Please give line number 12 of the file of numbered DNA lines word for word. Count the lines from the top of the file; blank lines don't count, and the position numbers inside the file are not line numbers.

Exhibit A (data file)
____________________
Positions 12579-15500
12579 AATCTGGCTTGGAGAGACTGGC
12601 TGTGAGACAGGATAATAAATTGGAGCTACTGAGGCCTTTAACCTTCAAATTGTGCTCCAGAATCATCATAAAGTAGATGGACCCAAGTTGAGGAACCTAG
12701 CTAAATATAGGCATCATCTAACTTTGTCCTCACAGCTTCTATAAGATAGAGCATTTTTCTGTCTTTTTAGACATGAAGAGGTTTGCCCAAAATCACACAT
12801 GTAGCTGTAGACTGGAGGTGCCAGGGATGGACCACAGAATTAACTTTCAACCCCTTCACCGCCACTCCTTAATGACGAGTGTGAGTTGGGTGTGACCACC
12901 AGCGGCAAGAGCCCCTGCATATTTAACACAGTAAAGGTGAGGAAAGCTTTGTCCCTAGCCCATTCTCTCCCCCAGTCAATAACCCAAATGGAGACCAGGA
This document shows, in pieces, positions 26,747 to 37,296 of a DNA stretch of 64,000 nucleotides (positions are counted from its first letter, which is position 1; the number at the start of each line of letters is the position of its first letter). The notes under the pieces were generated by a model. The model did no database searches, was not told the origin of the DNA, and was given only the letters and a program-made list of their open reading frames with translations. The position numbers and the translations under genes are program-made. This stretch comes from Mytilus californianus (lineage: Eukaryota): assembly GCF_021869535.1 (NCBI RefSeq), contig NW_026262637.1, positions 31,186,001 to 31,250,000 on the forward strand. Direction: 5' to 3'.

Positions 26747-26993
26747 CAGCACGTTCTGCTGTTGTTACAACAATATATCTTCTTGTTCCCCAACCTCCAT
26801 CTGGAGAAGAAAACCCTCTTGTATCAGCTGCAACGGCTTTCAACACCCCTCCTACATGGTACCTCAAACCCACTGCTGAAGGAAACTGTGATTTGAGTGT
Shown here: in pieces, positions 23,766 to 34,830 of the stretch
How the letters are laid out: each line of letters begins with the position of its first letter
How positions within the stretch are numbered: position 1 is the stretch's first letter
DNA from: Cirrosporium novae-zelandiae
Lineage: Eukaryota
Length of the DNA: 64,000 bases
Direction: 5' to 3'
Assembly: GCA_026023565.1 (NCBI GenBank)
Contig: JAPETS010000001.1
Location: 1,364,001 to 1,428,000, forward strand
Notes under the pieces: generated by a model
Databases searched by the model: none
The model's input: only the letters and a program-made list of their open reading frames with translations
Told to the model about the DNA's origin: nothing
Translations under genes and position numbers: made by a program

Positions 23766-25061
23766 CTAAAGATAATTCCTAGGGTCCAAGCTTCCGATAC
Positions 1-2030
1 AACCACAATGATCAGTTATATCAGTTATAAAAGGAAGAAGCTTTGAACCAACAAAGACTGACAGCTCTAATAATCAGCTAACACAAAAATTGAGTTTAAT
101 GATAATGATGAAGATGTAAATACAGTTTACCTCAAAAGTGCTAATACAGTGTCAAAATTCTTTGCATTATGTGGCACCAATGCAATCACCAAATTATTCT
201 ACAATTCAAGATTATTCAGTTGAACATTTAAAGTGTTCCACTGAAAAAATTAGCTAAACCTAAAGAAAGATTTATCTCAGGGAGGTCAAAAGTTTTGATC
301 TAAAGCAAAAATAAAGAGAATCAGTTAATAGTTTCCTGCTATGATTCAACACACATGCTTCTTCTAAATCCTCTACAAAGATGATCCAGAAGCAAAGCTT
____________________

How the letters are laid out: each line of letters begins with the position of its first letter